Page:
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A daily record of what I'm thinking about what I'm reading

To read about movies and TV shows I'm watching, visit my other blog: Elliot's Watching

Tuesday, June 23, 2015

Another long-forgotten writer's writer so-called: William Goyen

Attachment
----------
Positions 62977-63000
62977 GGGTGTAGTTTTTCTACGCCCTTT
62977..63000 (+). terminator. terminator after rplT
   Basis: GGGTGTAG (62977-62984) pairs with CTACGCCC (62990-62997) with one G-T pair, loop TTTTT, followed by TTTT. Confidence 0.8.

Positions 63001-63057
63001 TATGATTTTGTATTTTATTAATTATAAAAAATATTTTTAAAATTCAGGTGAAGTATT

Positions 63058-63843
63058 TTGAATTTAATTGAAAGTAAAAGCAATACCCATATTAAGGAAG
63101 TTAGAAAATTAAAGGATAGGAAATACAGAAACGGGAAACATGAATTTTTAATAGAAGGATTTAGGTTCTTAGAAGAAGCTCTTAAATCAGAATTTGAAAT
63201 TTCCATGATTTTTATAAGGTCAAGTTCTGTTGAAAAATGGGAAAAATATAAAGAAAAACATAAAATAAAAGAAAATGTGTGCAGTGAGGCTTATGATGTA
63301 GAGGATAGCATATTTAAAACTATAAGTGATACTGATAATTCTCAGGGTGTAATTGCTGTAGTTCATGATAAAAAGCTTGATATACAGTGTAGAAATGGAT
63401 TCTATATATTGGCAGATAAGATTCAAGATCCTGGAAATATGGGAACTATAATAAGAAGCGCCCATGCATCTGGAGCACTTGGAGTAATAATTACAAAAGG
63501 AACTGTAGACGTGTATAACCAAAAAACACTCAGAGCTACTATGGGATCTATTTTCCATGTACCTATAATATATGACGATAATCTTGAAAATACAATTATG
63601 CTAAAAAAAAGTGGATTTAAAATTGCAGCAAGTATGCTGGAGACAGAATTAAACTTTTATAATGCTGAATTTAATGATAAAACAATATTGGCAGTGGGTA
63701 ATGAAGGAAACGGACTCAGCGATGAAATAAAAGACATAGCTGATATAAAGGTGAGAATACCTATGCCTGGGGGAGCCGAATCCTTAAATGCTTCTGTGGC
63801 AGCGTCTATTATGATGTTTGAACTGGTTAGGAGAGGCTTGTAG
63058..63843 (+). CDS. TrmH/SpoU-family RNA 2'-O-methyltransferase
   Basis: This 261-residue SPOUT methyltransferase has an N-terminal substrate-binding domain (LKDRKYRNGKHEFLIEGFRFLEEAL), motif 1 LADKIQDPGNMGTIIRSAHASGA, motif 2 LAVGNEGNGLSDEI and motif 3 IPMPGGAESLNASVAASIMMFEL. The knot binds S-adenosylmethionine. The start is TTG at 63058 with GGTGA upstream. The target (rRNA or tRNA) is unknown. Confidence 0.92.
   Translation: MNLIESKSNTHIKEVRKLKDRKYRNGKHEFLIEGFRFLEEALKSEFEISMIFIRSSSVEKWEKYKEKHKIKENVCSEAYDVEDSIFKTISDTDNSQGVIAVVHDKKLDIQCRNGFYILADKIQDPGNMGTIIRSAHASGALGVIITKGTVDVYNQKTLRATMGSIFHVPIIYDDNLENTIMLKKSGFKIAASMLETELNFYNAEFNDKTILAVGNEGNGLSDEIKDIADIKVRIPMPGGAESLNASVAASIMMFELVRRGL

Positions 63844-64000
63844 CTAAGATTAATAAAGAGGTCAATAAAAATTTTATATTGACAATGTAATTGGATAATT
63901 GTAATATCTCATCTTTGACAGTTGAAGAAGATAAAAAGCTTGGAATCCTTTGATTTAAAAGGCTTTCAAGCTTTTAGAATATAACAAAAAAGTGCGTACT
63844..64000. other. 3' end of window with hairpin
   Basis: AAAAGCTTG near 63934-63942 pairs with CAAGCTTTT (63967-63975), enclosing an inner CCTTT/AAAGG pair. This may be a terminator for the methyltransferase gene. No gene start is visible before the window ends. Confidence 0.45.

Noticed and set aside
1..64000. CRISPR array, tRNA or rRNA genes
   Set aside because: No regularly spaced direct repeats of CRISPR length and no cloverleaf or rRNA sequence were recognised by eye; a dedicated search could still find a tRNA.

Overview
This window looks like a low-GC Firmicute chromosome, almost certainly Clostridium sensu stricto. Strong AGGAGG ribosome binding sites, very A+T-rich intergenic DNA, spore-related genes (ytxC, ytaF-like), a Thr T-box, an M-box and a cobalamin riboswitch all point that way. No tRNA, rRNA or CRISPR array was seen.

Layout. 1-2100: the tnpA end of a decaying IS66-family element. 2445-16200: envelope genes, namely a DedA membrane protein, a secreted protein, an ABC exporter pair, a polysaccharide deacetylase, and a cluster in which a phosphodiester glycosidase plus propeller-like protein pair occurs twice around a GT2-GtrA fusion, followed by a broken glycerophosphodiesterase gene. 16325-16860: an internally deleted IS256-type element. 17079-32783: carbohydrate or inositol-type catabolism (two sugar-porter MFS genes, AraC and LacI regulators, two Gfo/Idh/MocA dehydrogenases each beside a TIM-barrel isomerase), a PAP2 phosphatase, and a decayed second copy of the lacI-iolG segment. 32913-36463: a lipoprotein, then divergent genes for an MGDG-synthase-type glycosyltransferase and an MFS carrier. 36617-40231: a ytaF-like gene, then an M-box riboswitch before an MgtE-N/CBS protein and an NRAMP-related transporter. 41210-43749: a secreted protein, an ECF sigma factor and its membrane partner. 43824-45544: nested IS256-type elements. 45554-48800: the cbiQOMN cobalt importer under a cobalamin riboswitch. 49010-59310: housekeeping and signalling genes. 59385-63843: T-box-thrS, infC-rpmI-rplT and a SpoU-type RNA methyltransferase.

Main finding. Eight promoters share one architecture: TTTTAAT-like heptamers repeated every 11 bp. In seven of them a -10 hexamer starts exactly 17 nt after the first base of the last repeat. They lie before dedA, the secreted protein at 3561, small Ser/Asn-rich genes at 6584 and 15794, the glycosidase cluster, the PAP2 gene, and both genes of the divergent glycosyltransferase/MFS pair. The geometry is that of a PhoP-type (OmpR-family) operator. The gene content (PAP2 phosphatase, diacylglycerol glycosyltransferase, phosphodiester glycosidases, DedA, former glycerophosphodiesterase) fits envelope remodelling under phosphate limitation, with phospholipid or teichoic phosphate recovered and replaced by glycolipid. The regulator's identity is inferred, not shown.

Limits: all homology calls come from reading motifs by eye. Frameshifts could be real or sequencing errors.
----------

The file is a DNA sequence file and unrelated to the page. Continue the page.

In my quest for forgotten novelists - saw recent NYTBR review of a bio of a writer I'd never heard of, William Goyen, and picked up his first novel, The House of Breath, to see what I'd been missing. Novel published in 1950 and then, after 25 years of obscurity, reissued in a special edition by Random House in 1975 to be greeted by: Even more obscurity! Goyen, like the recently departed James Salter (another writer I'll probably look into again) had the misfortune of being cast (type) as a "writer's writer," but I'm not sure that's accurate - he wasn't even a writer's writer, as so few read him. House of Breath, from first 30 pp or so, is quite astonishing as a work of style - a bridge from Thomas Wolfe and perhaps Faulkner to some of the postmodern stylists, most notably the hyper-writer John Hawkes. It's a work of almost pure description: begins w/ a fairly powerful scene of the adult author having a kind of mental breakdown in a public park, perhaps?, as he is overwhelmed by his own sense of failure and then by memories and recollections of his youth - in what appears to be a deep Southern pine-woods landscape - from bio notes it seems to be a Texas boyhood, but you can easily imagine these as recollections of Mississippi or NC - and Goyen goes on for several chapters of extraordinary prose, overheated and superabundant, like Wolfe always and Faulkner sometimes, about the landscape, the waterways, the house of his youth and its decor, to a degree about the large family - although this does not so far appear to be a novel about character or plot; it's a novel of evocation. Also not to be confused with the memiorist-novelists, les enfants de Proust, as this is a flood of memories, most of them sensory, not a recollection of lost time, lost youth. As I persist, if I persist, the value of the novel will have to be not just whether it swept me up but whether there's a point to it all, whether we come to understand why this childhood led to the adult who is suffering and who is overcome by these memories. Hawkes wrote similar fiction 25 years later (another writer's writer, but fortunately for him more of his time and well-embraced by an academic set) but Hawkes's work was far more sensual, or actually sexual - perhaps that's one thing he needed to break out of the writer's writer prison (although it didn't help Salter, either).

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